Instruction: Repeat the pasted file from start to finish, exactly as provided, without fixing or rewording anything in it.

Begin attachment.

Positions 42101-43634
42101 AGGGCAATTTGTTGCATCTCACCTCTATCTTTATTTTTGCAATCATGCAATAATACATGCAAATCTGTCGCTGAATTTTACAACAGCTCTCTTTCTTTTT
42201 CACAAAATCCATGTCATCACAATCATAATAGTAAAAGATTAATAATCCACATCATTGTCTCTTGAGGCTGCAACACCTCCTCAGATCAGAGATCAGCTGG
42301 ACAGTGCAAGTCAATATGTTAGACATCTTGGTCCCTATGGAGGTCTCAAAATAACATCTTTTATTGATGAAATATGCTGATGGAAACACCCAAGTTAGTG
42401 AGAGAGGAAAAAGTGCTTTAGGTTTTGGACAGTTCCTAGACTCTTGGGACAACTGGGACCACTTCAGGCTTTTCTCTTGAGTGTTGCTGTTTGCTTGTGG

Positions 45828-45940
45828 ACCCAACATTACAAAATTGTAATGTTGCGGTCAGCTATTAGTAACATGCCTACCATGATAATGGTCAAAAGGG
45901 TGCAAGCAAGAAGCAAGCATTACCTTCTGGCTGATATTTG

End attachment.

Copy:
Positions 42101-43634
42101 AGGGCAATTTGTTGCATCTCACCTCTATCTTTATTTTTGCAATCATGCAATAATACATGCAAATCTGTCGCTGAATTTTACAACAGCTCTCTTTCTTTTT
42201 CACAAAATCCATGTCATCACAATCATAATAGTAAAAGATTAATAATCCACATCATTGTCTCTTGAGGCTGCAACACCTCCTCAGATCAGAGATCAGCTGG
42301 ACAGTGCAAGTCAATATGTTAGACATCTTGGTCCCTATGGAGGTCTCAAAATAACATCTTTTATTGATGAAATATGCTGATGGAAACACCCAAGTTAGTG
42401 AGAGAGGAAAAAGTGCTTTAGGTTTTGGACAGTTCCTAGACTCTTGGGACAACTGGGACCACTTCAGGCTTTTCTCTTGAGTGTTGCTGTTTGCTTGTGG

Positions 45828-45940
45828 ACCCAACATTACAAAATTGTAATGTTGCGGTCAGCTATTAGTAACATGCCTACCATGATAATGGTCAAAAGGG
45901 TGCAAGCAAGAAGCAAGCATTACCTTCTGGCTGATATTTG